As we age, our abilities change and this sometimes means relying on assistance from others—family, friends, neighbors, even professionals like in-home caregivers, physical therapists, and others. As one person steps in to provide an extra hand, there can be a lot of communication back and forth when people are and aren’t at their best.
People who are living with dementia may be forgetful or say the same thing more than once, which can try the patience of the person helping out. Others receiving care might feel guilty or angry about their circumstances and lash out and it’s hard not to respond with your own less-than-kind sentiments.
Here are some suggestions to keep your words pleasant and productive when you are spending time with an elder in your life:
DON’T SAY: “Why haven’t you done that yet?”
DO SAY: “I bet if we do that together it will be more fun and then you won’t have to worry about it.”
Whether it’s paying a parking ticket, changing a light bulb or cleaning out the refrigerator, no one wants to be made to feel stupid or be reminded of their forgetfulness. Maybe there is a safety risk they don’t want to admit (for example, getting on a step ladder to change a lightbulb), or the pain of a condition like arthritis. If you aren’t available to provide hands-on help, find someone who can rather than nagging.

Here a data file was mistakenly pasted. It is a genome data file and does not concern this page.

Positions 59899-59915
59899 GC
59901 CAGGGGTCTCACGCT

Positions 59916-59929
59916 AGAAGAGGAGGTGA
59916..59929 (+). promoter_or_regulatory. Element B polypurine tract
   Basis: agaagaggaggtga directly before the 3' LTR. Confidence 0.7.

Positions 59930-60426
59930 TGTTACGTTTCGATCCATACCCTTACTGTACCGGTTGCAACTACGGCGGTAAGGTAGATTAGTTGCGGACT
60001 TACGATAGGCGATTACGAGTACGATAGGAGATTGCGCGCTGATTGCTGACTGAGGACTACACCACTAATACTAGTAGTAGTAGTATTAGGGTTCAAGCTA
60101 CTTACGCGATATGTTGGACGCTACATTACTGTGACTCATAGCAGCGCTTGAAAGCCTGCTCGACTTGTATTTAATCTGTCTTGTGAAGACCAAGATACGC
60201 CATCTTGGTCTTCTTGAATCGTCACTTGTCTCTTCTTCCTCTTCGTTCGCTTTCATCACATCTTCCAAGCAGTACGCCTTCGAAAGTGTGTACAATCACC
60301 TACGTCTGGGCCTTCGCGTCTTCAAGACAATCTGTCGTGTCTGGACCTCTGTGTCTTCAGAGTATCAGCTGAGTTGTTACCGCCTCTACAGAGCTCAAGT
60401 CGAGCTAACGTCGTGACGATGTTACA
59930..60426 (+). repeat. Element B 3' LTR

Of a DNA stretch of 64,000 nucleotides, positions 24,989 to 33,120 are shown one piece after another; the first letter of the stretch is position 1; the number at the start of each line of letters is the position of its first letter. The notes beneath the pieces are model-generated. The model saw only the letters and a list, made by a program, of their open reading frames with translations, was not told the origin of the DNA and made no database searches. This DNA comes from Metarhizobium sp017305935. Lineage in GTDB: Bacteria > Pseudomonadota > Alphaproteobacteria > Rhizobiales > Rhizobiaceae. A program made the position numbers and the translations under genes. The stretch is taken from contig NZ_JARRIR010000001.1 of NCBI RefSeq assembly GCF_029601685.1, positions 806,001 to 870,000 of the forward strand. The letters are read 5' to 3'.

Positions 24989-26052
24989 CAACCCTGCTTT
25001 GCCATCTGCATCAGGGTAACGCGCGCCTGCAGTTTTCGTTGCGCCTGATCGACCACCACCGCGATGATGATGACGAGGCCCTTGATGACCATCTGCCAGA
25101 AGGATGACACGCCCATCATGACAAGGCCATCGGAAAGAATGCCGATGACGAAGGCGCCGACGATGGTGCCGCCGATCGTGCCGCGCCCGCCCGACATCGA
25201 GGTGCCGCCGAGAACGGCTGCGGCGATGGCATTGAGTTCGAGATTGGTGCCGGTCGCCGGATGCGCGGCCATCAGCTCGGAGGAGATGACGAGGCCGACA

DON’T SAY: “Duh! Everyone knows that!”
DO SAY: “I forget that sometimes too.”
Regardless of age, we can all forget a name, a special occasion, or how to work new technology, so show them you’re human—and fallible--too.
DON’T SAY: “I’ve told you 1,000 times already.”
DO SAY: “Let’s create some reminders.”
Post-it notes are your friends. Make some friendly ones, and stick them where they can’t be missed to remind them of appointments or where they left something essential like medication or reading glasses. All kinds of technology can be used to set up alerts and jolt people into doing the necessary action when needed.
DON’T SAY: “You don’t need that anymore.”
DO SAY: “May I borrow this because it makes me think of you?”
Maybe you want to help de-clutter or you just don’t want your sister to get that heirloom, but there’s a polite way to go about securing keepsakes without making someone feel useless and near death.
DON’T SAY: “Why do you keep talking about that?”
DO SAY: “I like that story of yours and I can tell you do too.”
Reminiscing and storytelling are important for human connection, but it can be tiresome to hear the same stories over and over—especially if someone is throwing in some fiction that touches a nerve. Still, there’s nothing to be gained by correcting them. Listen, then tell your own story or find a new audience for them.
Words matter so choose yours carefully with those who are leaning on you.
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This article looks at a new study that found interactions with strangers can make people happier. Consider that a caregiver is a stranger at first, but such a relationship has the potential to make someone feel less lonely and more connected.